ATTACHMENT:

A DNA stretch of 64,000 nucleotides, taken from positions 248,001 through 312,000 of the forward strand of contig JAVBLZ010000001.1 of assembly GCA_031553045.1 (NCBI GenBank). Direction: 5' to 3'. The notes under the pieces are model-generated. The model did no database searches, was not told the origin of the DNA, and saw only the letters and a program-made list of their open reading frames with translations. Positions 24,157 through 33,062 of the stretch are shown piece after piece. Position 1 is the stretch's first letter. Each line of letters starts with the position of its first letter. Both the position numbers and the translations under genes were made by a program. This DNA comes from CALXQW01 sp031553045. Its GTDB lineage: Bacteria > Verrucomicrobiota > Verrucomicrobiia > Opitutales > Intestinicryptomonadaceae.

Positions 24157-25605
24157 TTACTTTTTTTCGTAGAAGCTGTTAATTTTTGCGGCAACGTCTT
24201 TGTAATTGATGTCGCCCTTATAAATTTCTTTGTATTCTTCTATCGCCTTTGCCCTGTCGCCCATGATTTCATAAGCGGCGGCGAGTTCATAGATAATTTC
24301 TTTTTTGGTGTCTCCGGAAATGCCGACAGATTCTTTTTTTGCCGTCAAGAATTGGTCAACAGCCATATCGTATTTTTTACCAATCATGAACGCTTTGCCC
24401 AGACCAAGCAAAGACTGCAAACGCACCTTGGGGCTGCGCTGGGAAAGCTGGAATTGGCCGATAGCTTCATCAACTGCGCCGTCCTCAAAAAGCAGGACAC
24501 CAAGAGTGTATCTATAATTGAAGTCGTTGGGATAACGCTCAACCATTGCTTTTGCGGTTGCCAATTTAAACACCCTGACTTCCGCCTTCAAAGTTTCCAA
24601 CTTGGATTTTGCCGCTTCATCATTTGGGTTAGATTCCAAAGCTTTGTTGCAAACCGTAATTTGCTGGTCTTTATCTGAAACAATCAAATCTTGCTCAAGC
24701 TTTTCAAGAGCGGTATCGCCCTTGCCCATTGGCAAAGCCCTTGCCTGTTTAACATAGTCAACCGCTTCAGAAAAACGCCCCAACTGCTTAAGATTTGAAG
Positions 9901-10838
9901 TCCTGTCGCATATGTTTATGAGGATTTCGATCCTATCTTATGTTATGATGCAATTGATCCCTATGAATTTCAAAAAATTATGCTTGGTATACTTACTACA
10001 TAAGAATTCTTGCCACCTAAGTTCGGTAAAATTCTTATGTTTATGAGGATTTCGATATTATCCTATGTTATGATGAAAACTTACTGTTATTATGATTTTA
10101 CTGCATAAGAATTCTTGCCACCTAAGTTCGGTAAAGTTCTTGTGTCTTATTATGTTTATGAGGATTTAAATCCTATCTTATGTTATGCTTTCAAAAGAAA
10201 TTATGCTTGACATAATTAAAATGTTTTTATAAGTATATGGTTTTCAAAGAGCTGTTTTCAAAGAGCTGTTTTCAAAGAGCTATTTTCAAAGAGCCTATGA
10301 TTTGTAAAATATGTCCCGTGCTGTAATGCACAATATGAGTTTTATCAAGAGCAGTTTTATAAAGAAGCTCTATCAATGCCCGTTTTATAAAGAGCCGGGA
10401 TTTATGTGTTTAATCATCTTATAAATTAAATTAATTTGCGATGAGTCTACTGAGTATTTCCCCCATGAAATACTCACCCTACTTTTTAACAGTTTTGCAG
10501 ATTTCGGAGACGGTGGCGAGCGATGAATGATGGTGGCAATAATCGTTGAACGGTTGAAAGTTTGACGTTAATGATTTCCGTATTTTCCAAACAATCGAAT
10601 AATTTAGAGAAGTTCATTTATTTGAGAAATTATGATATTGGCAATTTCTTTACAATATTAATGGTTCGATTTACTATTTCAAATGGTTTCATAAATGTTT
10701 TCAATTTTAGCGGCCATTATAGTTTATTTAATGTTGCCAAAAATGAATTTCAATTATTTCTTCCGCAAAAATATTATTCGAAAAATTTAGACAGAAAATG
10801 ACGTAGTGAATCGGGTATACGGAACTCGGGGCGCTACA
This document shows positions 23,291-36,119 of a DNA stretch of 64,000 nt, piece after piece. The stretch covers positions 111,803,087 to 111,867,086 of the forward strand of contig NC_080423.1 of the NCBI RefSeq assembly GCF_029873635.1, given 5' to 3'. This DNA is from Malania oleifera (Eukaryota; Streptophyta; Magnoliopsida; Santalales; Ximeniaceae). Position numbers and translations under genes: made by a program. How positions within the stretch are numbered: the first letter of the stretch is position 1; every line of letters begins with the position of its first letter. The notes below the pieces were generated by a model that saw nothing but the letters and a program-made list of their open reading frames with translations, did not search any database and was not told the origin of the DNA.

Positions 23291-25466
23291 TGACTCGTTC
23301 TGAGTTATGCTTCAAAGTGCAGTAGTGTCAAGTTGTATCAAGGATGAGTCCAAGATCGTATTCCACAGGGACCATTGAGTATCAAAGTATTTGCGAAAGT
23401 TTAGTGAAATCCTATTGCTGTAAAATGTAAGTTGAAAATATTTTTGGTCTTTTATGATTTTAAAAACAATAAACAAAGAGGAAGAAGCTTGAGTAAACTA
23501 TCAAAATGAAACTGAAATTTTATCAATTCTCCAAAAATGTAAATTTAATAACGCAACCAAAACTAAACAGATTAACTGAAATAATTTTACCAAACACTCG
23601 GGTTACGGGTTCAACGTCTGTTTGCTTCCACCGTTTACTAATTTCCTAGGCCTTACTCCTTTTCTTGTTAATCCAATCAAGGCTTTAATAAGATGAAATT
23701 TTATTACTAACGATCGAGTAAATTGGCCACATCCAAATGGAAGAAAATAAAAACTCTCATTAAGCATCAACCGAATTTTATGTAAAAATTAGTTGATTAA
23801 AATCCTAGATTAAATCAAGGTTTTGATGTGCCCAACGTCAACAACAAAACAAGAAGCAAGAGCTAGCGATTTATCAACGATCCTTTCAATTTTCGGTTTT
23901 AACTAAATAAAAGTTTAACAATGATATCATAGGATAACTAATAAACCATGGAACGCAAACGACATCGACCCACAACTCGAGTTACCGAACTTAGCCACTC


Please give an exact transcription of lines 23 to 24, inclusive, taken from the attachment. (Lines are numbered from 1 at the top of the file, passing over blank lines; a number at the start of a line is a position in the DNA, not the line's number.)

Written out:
23291 TGACTCGTTC
23301 TGAGTTATGCTTCAAAGTGCAGTAGTGTCAAGTTGTATCAAGGATGAGTCCAAGATCGTATTCCACAGGGACCATTGAGTATCAAAGTATTTGCGAAAGT